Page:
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December 1997, Week 2


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Mike Frank <[log in to unmask]>
Reply To:
Film and TV Studies Discussion List <[log in to unmask]>
Thu, 11 Dec 1997 19:47:07 -0400
TEXT/PLAIN (52 lines)
i have no doubt that this post will mark me indelibly as somewhere between
a luddite and an intolerable reactionary, but i'm getting a little impatient
with a series of messages that
 -- a) begin with the premise that no account can be the TOTAL OBJECTIVE
truth, whatever that might be, presumably an account that manages to
provide all possible points of view on something and exhausts it as a
topic once and for all   . . . and then proceed to move from this inarguable
premise to the preposterous conclusion that
 -- b) there is NO difference worth mentioning between truth and fiction
in support this point kevin boon, to choose one recent contributor, cites
a series of examples in which ostensibly factual presentations were rigged . .
. he says:
>  the question, it seems to me, is not if the dubbing
> in of sound after the fact is ethical, but whether or not
> anything else is possible.
>        I'm reminded of Broadcast News, when a single camera is
> manipulated in order to create empathy from the audience. I'm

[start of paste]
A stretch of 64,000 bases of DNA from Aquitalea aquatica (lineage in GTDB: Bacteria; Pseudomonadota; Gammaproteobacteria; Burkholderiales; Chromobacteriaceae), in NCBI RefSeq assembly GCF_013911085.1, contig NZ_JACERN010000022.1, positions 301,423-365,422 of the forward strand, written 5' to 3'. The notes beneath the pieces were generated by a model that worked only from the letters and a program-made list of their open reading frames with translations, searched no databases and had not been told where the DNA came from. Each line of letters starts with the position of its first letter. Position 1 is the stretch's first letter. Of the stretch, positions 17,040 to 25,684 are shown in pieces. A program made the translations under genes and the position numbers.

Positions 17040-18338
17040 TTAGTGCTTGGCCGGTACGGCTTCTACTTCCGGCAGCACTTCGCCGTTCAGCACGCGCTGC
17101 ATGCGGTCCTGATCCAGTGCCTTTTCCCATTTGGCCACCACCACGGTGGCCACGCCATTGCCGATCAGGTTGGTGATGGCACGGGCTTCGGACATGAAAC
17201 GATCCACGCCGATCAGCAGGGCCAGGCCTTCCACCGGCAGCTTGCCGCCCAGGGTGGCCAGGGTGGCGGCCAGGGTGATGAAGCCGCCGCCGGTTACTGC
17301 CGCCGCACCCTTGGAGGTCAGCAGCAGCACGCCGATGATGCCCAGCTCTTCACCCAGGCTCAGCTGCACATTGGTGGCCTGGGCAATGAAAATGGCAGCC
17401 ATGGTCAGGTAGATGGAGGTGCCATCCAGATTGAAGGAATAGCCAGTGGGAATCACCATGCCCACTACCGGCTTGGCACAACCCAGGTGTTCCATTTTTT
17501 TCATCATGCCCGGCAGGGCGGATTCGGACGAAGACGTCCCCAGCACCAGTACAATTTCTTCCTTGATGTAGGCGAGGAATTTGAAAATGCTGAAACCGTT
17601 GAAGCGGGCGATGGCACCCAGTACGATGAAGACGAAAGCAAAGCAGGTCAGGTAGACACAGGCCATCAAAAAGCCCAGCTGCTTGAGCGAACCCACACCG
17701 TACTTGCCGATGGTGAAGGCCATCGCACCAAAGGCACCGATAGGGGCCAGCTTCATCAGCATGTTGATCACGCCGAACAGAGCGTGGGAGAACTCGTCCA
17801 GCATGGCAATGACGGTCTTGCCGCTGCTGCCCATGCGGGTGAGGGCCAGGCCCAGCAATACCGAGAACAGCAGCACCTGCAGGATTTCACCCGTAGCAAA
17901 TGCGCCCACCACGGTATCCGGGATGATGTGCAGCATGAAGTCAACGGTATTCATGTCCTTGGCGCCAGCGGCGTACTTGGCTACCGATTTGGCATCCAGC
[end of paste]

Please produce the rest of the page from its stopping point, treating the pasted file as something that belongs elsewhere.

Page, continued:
> reminded of the recent Oprah interview with Paul Simon when she
> made some reference to a previous conversation with Simon and he
> said, "I don't recall that," to which she gave the pleasantly
> astonished and muted response, "Gosh, won't even
> pretend on TV." I'm reminded of a comment a friend of mine made
> about the Richard Beigh show about how they would round up friends
> and ask them to play jilted lovers when they didn't have enough guests.
. . .  i'm unafamiliar with most of these examples but am perfectly ready
to believe that all of them, and many other things on the toob that in
my naivete i take to be true, are in fact false . . . but kevin's arguement
[and, i suspect, his outrage] are in fact evidence that he himself is
working with a very clear and stable notion of the difference tween truth
and falsehood, and is pissed when something that is one pretends to be
the other . . . in other words, his examples do not demonstrate
that there's no difference between true and false discourses; in fact they
demonstrate exactly the opposite, that there are clear differences
between them, at least in principle
 . . . that no account can tell the whole truth hardly means that all
accounts are equally false . . .
 . . . so, can we now stop worrying ourselves and each other with this
trendy relativist pseudo-problem, and get on with thinking about
what accounts actually do?
mike frank
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